When it comes to forging a rift in your community, few tactics work better in gaming than locking content up behind paywalls. Characters in a revived For Honor would need to be more easily accessible through in-game points rather than designed to force more money out of the player. The title has simply rested on its laurels for far too long to make demands as soon as it begins to show potential again. Siege locks its Operators behind DLC passes, but has been making up for its mistakes in other departments since launch. These types of decisions create goodwill with an audience; as does constant communication and effort from the developer to said audience.
Speaking of Siege, Ubisoft Montreal can take a few more cues from that title in terms of its marketing. For Honor’s streaming life died along with its initial hype and so the studio can only rely on bettering the game in tangible ways to bring back any real interest. The launch of dedicated servers is an opportunity to saturate portals like the PlayStation Store with the title all over again in the shape of free weekends on a regular basis. The same strategy did wonders for Siege as players were incentivised to give it a go and often treated to discounts off the price of the game should they play the trial. Finally, it probably wouldn’t hurt to see the game rereleased as your typical ‘Definitive Edition’ to spike awareness, just so long as it remains in line with For Honor’s current price. But that could be wishful thinking.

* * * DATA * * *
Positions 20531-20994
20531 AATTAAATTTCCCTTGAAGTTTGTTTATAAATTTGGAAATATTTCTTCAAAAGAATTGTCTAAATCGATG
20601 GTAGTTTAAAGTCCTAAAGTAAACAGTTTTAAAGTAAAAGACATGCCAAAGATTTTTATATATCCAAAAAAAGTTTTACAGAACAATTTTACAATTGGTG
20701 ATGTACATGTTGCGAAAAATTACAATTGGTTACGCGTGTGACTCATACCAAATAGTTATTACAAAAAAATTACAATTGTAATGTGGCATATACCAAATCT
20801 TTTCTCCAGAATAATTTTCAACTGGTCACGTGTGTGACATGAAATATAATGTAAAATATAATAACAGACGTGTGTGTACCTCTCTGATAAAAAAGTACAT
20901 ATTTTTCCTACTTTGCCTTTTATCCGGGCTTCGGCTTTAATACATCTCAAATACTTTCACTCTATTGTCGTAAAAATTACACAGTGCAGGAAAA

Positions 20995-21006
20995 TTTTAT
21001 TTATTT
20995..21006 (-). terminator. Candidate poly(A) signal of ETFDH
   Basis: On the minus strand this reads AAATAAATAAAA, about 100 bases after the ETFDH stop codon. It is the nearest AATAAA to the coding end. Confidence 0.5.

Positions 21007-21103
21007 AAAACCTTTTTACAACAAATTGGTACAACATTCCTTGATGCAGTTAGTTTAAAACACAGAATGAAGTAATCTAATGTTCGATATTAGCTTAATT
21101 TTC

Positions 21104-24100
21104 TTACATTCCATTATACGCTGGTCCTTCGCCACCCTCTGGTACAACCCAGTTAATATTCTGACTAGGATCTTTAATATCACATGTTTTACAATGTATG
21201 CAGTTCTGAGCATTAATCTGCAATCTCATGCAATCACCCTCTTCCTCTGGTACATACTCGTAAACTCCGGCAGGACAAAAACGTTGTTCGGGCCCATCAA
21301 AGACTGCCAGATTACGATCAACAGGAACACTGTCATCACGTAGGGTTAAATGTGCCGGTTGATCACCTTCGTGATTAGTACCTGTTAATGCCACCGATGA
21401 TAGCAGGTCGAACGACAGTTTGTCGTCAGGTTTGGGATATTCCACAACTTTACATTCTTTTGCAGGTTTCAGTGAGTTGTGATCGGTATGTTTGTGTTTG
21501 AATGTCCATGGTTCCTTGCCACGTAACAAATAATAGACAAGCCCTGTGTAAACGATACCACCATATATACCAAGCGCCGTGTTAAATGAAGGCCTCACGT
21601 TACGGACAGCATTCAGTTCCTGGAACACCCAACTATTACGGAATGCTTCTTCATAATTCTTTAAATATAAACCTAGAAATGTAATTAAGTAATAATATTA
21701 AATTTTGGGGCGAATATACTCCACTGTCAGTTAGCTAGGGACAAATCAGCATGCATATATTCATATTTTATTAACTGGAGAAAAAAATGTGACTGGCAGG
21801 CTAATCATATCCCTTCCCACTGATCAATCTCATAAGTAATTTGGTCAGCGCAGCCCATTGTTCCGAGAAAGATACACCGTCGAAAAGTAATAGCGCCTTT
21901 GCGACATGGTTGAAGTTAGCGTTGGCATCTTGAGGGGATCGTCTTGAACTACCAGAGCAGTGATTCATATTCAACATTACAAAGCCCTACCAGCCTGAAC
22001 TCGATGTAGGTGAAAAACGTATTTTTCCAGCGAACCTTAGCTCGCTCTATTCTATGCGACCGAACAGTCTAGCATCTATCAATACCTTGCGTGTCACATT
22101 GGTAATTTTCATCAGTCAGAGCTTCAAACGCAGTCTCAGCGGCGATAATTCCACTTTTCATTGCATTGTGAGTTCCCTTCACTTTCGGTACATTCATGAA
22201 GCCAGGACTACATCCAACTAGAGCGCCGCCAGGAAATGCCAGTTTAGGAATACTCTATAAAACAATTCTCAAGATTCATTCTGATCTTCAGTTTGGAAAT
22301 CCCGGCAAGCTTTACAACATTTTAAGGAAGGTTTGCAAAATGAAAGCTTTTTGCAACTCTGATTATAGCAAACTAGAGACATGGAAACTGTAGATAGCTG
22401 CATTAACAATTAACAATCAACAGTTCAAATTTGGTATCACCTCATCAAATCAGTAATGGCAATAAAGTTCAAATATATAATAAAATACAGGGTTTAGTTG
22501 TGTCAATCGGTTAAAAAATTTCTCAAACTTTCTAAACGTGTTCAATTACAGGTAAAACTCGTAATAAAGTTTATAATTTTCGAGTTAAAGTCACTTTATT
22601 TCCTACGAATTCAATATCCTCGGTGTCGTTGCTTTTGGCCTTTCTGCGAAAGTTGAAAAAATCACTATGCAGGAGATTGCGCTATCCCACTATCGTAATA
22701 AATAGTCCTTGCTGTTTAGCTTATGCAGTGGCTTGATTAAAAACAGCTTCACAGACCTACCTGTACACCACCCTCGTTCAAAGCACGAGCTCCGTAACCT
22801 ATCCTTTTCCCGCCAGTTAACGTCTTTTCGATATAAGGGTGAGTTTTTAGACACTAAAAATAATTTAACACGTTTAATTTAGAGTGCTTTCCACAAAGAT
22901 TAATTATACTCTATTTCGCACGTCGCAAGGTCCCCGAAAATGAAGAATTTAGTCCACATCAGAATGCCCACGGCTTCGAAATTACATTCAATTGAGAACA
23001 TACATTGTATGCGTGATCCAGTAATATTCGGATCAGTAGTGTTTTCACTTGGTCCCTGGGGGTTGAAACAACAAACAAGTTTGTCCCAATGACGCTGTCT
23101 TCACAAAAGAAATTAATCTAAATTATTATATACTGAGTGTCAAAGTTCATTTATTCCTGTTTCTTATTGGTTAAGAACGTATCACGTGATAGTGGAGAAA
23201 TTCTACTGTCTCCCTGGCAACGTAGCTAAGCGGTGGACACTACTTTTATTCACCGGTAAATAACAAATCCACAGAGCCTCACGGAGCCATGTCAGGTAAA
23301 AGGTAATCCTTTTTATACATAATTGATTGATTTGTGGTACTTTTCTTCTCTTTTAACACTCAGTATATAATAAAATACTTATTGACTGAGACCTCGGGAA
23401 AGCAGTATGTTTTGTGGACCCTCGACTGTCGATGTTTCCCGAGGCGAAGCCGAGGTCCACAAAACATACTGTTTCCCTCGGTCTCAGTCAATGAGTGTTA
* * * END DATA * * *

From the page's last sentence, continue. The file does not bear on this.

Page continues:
The future (or lack thereof) of For Honor depends entirely on Ubisoft Montreal’s actions in the coming weeks. The title has long faded from the limelight, but has a clear opportunity to reassert itself. Its banal excuse for a campaign may be a lost cause, but the core experience of combat and teamwork in the title are worth saving alone. It’s easy to imagine that it may be too little, too late for For Honor, but if the success of Rainbow Six: Siege and even The Division have proven anything; it’s that Ubisoft is entirely capable of surprising us every now and again.
The views and opinions expressed in this article are those of the author(s) and do not necessarily reflect the official policy or position of Critical Hit as an organisation.
Last Updated: January 29, 2018